Today, Diamond Dallas Page is a legitimate celebrity based on the success of his DDP Yoga brand that has brought a lot of folks who probably wouldn’t consider yoga into the fold. Billed as yoga for regular guys, with a pedigree of having helped a number of current and former wrestlers heal their bodies, it’s made DDP something of a sensation in the home fitness industry.
Of course, Page got a head start on this business venture based on his success as a professional wrestler, thriving as a home grown main event talent in WCW, before also crossing over to WWE for a year long run.
None of this looked likely from childhood. Page had a tumultuous upbringing that saw him bounce from living with his dad to being brought up by his grandmother. In addition, he’s shared interviews that he’s dyslexic, which made school a struggle. On top of all of that, Page didn’t even try to become a wrestler in earnest until he was in his mid-30s, long after anyone thought he’d have a shot at becoming a star. Page overcame all of these odds.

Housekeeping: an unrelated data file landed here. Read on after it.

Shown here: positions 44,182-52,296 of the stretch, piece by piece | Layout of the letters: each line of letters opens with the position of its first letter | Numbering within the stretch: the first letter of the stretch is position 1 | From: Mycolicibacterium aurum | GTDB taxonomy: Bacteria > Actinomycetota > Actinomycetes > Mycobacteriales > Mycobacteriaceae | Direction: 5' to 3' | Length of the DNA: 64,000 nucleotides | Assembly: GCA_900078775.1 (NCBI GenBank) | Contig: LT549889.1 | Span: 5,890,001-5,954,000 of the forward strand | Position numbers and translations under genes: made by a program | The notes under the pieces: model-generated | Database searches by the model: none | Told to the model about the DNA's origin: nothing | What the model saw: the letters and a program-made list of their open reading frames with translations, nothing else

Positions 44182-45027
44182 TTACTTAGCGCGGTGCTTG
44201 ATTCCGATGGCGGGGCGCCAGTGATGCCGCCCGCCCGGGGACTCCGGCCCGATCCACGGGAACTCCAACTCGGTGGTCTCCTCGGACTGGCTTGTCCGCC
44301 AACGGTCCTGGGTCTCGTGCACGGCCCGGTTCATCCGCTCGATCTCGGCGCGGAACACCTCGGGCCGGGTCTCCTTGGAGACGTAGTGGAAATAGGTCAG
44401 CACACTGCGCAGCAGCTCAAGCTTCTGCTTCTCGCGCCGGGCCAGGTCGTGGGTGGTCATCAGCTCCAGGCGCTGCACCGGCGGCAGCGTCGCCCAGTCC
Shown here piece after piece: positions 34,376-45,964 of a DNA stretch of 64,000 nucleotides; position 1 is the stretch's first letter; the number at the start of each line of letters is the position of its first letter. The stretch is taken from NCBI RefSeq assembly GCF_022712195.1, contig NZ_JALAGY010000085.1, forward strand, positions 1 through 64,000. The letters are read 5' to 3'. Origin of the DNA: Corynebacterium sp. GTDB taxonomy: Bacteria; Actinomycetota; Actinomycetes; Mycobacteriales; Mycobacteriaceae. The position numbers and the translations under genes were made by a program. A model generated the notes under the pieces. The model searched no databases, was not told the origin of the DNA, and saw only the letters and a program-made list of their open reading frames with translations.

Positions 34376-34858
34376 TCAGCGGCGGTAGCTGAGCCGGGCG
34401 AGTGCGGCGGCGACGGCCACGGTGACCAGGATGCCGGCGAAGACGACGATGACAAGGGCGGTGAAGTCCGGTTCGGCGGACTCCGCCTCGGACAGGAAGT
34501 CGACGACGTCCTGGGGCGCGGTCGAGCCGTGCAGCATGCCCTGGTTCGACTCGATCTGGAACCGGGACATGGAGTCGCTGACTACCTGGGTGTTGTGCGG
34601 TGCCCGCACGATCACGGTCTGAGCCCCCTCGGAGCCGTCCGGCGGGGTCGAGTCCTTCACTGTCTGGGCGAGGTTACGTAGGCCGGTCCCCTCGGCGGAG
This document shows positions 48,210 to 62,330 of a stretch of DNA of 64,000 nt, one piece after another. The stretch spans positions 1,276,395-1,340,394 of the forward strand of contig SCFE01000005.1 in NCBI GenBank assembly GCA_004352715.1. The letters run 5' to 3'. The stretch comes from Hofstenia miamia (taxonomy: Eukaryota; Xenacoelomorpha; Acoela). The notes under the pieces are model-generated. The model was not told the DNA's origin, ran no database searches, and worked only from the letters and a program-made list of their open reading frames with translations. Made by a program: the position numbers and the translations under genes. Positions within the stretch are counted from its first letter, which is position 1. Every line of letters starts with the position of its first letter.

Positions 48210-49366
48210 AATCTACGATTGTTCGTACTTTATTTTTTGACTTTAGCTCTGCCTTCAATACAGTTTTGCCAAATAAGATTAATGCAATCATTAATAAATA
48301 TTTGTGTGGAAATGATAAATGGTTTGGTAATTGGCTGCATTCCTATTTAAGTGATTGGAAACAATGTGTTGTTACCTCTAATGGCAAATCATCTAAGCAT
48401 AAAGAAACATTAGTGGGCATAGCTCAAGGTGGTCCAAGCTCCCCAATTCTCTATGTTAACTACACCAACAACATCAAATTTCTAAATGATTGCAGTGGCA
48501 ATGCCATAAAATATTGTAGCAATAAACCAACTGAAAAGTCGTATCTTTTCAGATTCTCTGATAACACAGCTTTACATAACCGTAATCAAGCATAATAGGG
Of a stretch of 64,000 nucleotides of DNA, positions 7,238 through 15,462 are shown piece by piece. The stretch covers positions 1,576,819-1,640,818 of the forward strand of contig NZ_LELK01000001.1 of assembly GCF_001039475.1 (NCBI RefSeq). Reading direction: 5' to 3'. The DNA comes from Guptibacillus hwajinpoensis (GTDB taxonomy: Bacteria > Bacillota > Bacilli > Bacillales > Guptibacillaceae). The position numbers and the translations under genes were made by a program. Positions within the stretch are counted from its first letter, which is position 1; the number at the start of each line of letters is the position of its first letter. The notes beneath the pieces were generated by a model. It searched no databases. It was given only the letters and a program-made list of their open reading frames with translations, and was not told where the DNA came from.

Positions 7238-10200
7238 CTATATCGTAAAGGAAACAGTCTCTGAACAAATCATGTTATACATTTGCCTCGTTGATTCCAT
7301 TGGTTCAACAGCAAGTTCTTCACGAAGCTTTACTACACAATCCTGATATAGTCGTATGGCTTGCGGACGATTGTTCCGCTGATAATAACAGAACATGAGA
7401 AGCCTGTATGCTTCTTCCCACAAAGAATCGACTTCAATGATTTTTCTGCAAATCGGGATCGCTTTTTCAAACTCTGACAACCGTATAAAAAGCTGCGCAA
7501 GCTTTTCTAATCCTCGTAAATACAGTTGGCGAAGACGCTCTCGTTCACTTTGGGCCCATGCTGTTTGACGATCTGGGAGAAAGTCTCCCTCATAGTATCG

12 Jeff Hardy
It’s fascinating to watch Jeff Hardy appear in interviews now, talking about how happy he is to be back with WWE, and talking about fatherhood. There’s a certain gratitude in his eyes for having had the opportunity to come back to the wrestling fold.
Most folks didn’t expect to see a humble, healthy Hardy working for WWE in his middle aged years. The guy purportedly struggled with drug use for years, including earlier spells with WWE and most infamously including his TNA run that reached its climax in a main event match with Sting. Hardy showed up to work in an impaired state, and a mere minute into the match, TNA called an audible. Sting pinned Hardy quickly to get the both of them out of the ring safely, and it was widely suspected that Hardy’s time as a national level professional wrestler was over.